Will there be commercial spin-offs from SpaceIL? That's why the Israeli space agency donated $1.5 million. They believe SpaceIL could sprout a new industry for Israel, just like the aviation industry or the civilian cyber industry. We're a non-profit. Once we go to the moon it will help our engineers and trainees to open up new companies and start new business, they will not be competing with us.





Dubi Ben-Gedalyahu

Jerusalem Post, May 10, 2017


From a business standpoint, the multi-billion dollar Intel-Mobileye deal on the Israeli auto-tech industry had the effect of a level 8 earthquake on the Richter scale shifting the tectonic plates. Not only was it the largest acquisition in Israel's history, but it also provided a concrete financial criterion for the developing sector and was registered on business seismographs all over the world. BM (before Mobileye), the industry attracted attention mostly from professional parties and knowledgeable people in the global auto industry, as well as a few small-to-medium fish in the venture capital industry. AM (after Mobileye), the business ocean's deep water sharks and whales are gathering round.


Every earthquake of these proportions naturally has aftershocks that continue for a long time afterwards, the results of which in this case are evident. Since the deal was announced in March, Israeli companies concentrating on various aspects of the smart vehicle vision have raised over $120 million. Most of the companies found more money available than they were planning on raising, and had to politely turn down some serious investors. Specialist venture capital funds also raised hundreds of millions of dollars from investors all over the world seeking to build a portfolio of investments in seed-stage Israel auto-tech companies and ventures. An airlift of auto industry executives is also continuing under the radar – the very top management level – and that is only the tip of the iceberg.



Behind the scenes, these aftershocks are starting to generate structural changes in the young and developing industry: consolidation of the existing players, the entry of new companies from parallel sectors, major strides forward by existing companies, etc. Before trying to map some of these changes, it is worth noting that the earthquake epicenter itself, i.e. Intel, has not necessarily calmed down and stabilized.


Last week, Intel unveiled an "autonomous vehicle laboratory" in Silicon Valley, in which it is exposing and focusing research and development in many technological areas of the smart car vision extending far beyond Mobileye's computer vision and mapping. We therefore recommend that analysts ignore this earthquake, and continue following Intel's automotive activity in Israel. It is a real possibility that the Mobileye deal was merely Intel's first acquisition, and will serve as a core for the acquisition of a group of Israeli companies with complementary solutions.


The dimensions of the Intel-Mobileye deal were also a wakeup call for the Israeli defense industries – the dumb giant of the Israeli economy. "Globes" has already commented about the indirect connection between former defense industry figures and the developing auto-tech industry, but other than a few minor civilian automotive spinoffs, most of the defense industry giants have until now preferred to stay off the superhighway and focus on tanks, missiles, and aircraft. There are quite a few reasons for this. First of all, it is mentally difficult for companies accustomed to working with government customers with products costing from tens of thousands to millions of dollars per unit to get used to the auto industry's stringent cost policy, in which every dollar counts.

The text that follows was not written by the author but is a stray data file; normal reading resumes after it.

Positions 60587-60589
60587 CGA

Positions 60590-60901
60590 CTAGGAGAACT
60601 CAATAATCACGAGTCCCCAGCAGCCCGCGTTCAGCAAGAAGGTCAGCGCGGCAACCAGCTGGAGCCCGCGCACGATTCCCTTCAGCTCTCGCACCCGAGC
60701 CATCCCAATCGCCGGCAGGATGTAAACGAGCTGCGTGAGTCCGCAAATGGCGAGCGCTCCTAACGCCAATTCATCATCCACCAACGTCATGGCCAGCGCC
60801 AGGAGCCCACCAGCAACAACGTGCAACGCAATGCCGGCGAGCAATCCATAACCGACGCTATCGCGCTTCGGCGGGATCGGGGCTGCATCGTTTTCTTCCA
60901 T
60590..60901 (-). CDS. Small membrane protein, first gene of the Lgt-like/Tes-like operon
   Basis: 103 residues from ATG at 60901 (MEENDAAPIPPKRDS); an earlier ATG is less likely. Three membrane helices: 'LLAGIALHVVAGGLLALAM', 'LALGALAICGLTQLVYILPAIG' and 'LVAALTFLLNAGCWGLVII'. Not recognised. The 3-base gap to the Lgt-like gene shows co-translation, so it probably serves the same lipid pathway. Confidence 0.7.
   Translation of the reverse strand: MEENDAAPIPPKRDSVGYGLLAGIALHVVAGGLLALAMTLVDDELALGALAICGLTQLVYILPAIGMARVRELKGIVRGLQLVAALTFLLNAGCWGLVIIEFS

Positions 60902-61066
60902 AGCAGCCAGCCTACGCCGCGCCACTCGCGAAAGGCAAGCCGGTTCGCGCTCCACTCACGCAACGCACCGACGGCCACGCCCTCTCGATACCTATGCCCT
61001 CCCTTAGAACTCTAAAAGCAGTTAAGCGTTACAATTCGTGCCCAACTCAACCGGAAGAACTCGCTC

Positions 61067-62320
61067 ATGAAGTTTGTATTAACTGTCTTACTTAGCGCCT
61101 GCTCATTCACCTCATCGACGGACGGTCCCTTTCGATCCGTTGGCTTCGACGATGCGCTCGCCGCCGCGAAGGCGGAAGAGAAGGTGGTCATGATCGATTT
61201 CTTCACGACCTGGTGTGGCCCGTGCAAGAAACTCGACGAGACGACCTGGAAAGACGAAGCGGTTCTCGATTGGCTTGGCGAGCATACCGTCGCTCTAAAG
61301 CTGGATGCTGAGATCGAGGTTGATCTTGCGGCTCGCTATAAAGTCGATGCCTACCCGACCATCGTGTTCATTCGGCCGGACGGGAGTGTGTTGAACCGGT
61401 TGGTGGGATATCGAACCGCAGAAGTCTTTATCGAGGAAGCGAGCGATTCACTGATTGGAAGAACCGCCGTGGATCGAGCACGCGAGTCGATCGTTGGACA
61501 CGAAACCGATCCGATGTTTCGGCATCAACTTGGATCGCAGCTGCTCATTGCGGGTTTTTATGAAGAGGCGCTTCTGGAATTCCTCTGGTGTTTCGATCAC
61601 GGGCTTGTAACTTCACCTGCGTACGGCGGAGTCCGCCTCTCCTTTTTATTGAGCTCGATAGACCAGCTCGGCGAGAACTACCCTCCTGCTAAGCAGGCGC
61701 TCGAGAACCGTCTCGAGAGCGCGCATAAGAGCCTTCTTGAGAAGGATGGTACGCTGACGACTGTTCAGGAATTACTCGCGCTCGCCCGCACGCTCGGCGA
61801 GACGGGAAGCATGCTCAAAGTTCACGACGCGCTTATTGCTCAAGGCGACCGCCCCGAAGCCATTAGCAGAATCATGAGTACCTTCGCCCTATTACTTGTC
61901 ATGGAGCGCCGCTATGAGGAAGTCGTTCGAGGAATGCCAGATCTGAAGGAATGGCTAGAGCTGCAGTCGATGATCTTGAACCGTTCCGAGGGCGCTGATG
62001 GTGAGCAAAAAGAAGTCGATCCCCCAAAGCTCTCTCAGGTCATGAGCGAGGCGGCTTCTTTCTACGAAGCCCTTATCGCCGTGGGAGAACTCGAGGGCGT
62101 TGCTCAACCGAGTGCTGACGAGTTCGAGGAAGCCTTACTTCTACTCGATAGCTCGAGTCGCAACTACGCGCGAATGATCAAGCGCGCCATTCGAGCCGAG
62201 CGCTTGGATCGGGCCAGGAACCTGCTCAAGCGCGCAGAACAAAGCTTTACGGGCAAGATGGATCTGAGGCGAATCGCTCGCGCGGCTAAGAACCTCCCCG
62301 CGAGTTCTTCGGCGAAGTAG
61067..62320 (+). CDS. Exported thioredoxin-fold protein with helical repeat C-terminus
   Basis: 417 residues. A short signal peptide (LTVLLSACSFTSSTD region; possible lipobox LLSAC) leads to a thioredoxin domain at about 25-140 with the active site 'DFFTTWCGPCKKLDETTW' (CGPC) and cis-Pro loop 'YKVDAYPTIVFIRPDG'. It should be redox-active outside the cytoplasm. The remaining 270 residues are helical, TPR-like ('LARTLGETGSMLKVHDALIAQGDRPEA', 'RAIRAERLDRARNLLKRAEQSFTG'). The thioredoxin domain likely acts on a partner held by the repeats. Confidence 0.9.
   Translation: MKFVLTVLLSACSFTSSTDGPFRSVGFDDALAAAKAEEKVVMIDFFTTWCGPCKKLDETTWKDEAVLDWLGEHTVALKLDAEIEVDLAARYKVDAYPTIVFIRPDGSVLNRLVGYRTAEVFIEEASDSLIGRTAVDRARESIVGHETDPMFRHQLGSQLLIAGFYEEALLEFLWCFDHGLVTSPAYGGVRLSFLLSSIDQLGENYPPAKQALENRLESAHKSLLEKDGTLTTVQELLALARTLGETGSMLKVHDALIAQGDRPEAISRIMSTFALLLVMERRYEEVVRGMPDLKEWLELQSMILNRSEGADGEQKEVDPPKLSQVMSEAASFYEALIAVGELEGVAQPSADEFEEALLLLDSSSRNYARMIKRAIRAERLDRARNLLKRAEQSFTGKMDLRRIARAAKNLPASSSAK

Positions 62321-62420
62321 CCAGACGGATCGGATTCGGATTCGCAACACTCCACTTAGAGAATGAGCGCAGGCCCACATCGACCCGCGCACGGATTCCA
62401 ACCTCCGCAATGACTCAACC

This situation is now changing, and a good illustration of this appeared last month in the form of a very rare visit to Michigan by a "commercial" delegation organized by the Ministry of Defense International Defense Cooperation Authority for 13 representatives of the largest defense industries in Israel. Michigan, of course, is the center of the US auto industry, and the purpose of the delegation's visit was described, among other things, as presenting solutions and products in sub-systems for military vehicles, robotics, and autonomous propulsion. There is a high correlation between civilian and military uses of smart car technologies. Matters such as autonomous propulsion, artificial intelligence, machine vision, connectivity, encryption, and protection of information transmission to and from a vehicle are also an integral part of the smart battlefield vision in which governments throughout the world have been investing trillions in recent years.


Anyone gaining a foothold in advanced core technologies in such sectors and successfully making the necessary mental and business adjustment is therefore likely to benefit from a two-way business track. Defense companies can grab a share of the rich global vehicle market, and civilian companies can win military contracts amounting to tens and hundreds of millions of dollars. It cannot be ruled out that we will see cooperative efforts or intensive activity involving local defense industries in civilian uses of their technology, and perhaps even separate stock exchange offerings by subsidiaries in this sector.


Another sleepy giant now responding to the Mobileye deal fallout is Israeli cyber security firm Check Point Software Technologies Ltd. , the pride of the cyber industry. A connection between Check Point, a software company, and the hardware-intensive auto industry ostensibly appears unnatural. In an era of connected vehicles, however, this situation could change dramatically. The auto industry estimates that a single autonomous vehicle will generate a stream of data amounting to four terabytes every 90 minutes. This prodigious stream of data, multiplied by tens and hundreds of millions of vehicles throughout the world, has to be processed, filtered, and also secured against malicious attempted break-ins. This goal requires integration of advanced hardware capabilities in a vehicle, and but also on the cloud to which the data from the vehicle will be streamed…